Water storage in the Northern Cape has increased drastically from last week’s 96.8% to 110.3% after heavy downpours experienced in the province and over the country recently, particularly in the inland provinces. Two sluice gates remain open at the Vaal Dam impacting on the Northern Cape as water flows from upstream. The full water supply capacity of the Northern Cape is 146.3 (m3); it has been exceeded and now stands at 161.5(m3).
The Lower Vaal River system is on average at 101.9% with the Lower Orange River system at 107.6% full.
The Vanderkloof Dam which is situated on the border of the Free State and Northern Cape is at 108.63% with a water release of 14.93 m3/s.
In the Orange River system, Marksdrift gauging station is at a height of 2.47metres, Katlani just below the Vaal-Orange Rivers’ confluence is at a height of 7.4 metres, Prieska 6.8 metres and Boegoeberg at 11.7 metres. The water level in Upington has passed 7 metres in height. Neuberg just below the Augrabies is at 6.550 with the Blouputs at almost 4.9 metres.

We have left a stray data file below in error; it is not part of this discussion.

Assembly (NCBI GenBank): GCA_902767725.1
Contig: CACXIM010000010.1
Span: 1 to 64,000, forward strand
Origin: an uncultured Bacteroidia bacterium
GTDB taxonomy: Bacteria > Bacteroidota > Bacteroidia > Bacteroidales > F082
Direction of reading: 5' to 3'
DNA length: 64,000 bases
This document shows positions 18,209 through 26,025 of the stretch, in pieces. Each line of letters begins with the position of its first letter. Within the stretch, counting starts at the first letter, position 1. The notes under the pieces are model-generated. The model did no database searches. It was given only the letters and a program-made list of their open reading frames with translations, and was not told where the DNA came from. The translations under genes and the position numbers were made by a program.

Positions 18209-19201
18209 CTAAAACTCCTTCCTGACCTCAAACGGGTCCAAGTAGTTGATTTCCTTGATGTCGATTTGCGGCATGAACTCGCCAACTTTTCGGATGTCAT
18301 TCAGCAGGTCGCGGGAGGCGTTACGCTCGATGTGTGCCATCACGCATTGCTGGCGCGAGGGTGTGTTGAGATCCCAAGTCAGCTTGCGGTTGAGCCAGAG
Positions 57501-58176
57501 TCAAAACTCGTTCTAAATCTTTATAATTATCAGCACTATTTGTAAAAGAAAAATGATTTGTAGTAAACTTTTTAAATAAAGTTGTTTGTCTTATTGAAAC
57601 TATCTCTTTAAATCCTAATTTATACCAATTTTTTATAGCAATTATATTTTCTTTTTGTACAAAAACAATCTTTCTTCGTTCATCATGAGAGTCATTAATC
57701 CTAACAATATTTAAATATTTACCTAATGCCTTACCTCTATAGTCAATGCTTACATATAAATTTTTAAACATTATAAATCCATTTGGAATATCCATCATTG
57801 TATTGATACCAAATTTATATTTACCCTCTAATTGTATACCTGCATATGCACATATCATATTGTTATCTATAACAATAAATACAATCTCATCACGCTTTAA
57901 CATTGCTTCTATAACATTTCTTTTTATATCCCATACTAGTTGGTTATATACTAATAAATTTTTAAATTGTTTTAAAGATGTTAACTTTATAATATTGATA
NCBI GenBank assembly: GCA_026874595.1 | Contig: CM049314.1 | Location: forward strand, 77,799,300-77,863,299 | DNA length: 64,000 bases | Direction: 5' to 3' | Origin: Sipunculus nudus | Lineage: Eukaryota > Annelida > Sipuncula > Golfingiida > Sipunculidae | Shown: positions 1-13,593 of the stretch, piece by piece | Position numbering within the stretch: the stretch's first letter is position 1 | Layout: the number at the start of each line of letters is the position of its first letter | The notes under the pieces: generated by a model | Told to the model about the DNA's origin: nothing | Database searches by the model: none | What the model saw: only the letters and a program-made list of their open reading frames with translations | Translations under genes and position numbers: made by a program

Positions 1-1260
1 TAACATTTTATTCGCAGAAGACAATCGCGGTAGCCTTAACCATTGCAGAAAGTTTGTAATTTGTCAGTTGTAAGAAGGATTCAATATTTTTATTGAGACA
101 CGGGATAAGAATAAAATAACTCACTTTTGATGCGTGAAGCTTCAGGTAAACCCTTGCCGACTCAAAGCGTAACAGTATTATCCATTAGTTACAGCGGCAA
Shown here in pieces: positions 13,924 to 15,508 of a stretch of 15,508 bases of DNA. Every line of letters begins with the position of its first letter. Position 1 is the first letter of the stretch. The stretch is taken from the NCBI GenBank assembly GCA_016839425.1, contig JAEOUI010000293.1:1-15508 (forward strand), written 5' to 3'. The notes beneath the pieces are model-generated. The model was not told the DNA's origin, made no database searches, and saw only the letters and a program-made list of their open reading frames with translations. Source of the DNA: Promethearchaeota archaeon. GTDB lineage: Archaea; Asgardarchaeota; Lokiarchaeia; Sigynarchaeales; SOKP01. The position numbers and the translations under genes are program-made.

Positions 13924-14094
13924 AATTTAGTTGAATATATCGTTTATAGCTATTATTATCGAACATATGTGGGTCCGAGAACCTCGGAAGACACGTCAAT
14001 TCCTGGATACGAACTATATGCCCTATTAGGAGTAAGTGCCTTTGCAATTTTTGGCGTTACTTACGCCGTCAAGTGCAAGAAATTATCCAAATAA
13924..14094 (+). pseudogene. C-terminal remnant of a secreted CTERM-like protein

Spokesperson for the Department of Water and Sanitation Mr. Sputnik Ratau, says “communities must avoid gathering along the Vaal and Orange River systems and at bridges as the water is very dangerous at this time.”
Ratau further cautioned that “water storage above 100% in the Northern Cape and anywhere else in the country is no license to waste water”.
The Karee Dam, the only storage dam in the Northern Cape is at 9.6%. Take note that the Karee Dam is the only water storage dam in the Northern Cape, the rest are water storage weirs. Unlike a storage dam whose primary purpose is long term water storage, weirs are balancing dams designed to act as multi-purpose facilities and distribution points from where water is diverted into pipelines, canals or power generating turbines, or to serve as a pumping station hence water levels change week on week.
Water levels along the Orange and Vaal River systems will differ depending on the width and depth of the river.
Source: Government of South Africa